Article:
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Staring into the fire, last one awake, I heard the unmistakable sound of scissors cutting hair.

‘Who’s that?’ I whispered.

‘Ricky.’ The voice came from the darkness on the far side of the fire.

‘Are you cutting your hair?’

‘Yeah. I’m gonna shave my head.’

‘You mad bugger. I’ll do that for you.’

An unfamiliar face hove into view. Banished at breakfast, withdrawn and wounded at lunch, almost invisible over dinner, something had taken hold of him; he needed to shed his disguises. He’d already shaved off his moustache and scraggy beard, his nude chin and upper lip glistening alarmingly in the light; long black hair hung in wisps around his neck, one savaged chunk stuck up on the side, victim of the first pre-emptive strike with the scissors in the dark.

We sat huddled together close to the dying coals in a thin drizzle of rain, me sitting high on my canvas chair, the Ant cross legged on the ground with his back to me. He leant back into my body as I set to with my trusty Gillette, not knowing just what I was taking on.

The rain kept tumbling down but huddled close to the ebbing warmth of our private fire we two desert rats kept on talking, the clouded sky encasing us, milling with the smoke, a secret bubble for a secret act. The snores and rattles of sleeping men, the coal crack and crumble and our whispered intimacies mingled in a cozy hum as layer after layer of hair slid back to reveal the high dome of his forehead, a surprised scalp that emerged blinking to torch light, tumbled slowly over his skull and fell smoothly back to his neck. He was bare and defenseless, the soft line of his spine merging into strong olive shoulders, trusting me, leaning back into me, giving me his thoughts.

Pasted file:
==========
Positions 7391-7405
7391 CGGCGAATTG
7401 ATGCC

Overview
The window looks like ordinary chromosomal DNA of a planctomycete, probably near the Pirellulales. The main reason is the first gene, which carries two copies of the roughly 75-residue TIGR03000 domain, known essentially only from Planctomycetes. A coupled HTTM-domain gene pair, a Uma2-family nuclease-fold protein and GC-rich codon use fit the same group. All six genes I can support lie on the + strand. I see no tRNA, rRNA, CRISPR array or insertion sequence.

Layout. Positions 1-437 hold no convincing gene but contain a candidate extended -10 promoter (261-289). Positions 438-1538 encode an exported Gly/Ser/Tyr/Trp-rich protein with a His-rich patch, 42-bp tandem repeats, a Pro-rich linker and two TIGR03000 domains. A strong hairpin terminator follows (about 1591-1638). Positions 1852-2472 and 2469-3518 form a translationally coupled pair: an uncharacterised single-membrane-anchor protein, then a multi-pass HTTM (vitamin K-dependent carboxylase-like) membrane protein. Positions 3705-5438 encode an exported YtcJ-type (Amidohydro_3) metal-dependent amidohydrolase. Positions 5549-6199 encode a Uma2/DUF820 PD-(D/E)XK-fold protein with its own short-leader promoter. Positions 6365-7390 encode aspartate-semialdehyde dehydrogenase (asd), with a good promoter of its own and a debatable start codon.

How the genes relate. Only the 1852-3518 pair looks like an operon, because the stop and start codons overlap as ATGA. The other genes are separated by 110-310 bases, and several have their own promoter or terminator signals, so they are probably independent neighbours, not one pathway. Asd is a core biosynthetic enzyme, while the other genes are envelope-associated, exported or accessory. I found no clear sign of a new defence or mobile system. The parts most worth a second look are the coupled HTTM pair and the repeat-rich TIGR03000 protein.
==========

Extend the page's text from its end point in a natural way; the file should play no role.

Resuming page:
‘It was suddenly easy and I don’t know why. All this stuff I’ve been consumed with for ages just slipped away and instead of it being a huge great complicated thing it was just easy. I heard a voice. ‘Just stop doing that shit – surrender…’

He lapsed into a silence I felt no need to interrupt.

‘Surrender,” he whispered again.

All floppy piety and peace, he lent back in my arms, surrendering. I ran my fingers over his scalp. His yesterdays were gone.

If only it were so easy.

‘It’s finished,’ I whispered.

Such a deep calm had come over me I didn’t want the moment to stop. Tomorrow we were back in civilization. With this last gesture, it was over.

‘You’re a good friend,’ he sighed.

No, I wasn’t.

I was just pretending.

For Ron and Shirley Hagan of Crawley, South Australia their first trip to the Outback was chock full of surprises.